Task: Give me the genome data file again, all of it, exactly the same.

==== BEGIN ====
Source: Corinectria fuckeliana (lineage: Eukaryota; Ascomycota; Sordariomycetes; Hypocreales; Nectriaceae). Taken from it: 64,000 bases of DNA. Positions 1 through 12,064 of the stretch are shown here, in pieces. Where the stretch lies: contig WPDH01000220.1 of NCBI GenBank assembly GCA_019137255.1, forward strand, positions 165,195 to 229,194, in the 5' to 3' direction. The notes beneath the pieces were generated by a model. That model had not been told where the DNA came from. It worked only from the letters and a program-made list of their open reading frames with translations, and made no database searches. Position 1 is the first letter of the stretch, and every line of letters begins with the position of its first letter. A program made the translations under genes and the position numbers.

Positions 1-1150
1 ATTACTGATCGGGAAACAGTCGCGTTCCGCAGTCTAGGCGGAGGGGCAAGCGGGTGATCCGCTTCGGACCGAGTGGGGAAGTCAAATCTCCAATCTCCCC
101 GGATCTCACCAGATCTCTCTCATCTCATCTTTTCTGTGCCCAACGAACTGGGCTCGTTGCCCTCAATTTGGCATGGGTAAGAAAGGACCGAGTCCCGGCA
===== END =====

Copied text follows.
Source: Corinectria fuckeliana (lineage: Eukaryota; Ascomycota; Sordariomycetes; Hypocreales; Nectriaceae). Taken from it: 64,000 bases of DNA. Positions 1 through 12,064 of the stretch are shown here, in pieces. Where the stretch lies: contig WPDH01000220.1 of NCBI GenBank assembly GCA_019137255.1, forward strand, positions 165,195 to 229,194, in the 5' to 3' direction. The notes beneath the pieces were generated by a model. That model had not been told where the DNA came from. It worked only from the letters and a program-made list of their open reading frames with translations, and made no database searches. Position 1 is the first letter of the stretch, and every line of letters begins with the position of its first letter. A program made the translations under genes and the position numbers.

Positions 1-1150
1 ATTACTGATCGGGAAACAGTCGCGTTCCGCAGTCTAGGCGGAGGGGCAAGCGGGTGATCCGCTTCGGACCGAGTGGGGAAGTCAAATCTCCAATCTCCCC
101 GGATCTCACCAGATCTCTCTCATCTCATCTTTTCTGTGCCCAACGAACTGGGCTCGTTGCCCTCAATTTGGCATGGGTAAGAAAGGACCGAGTCCCGGCA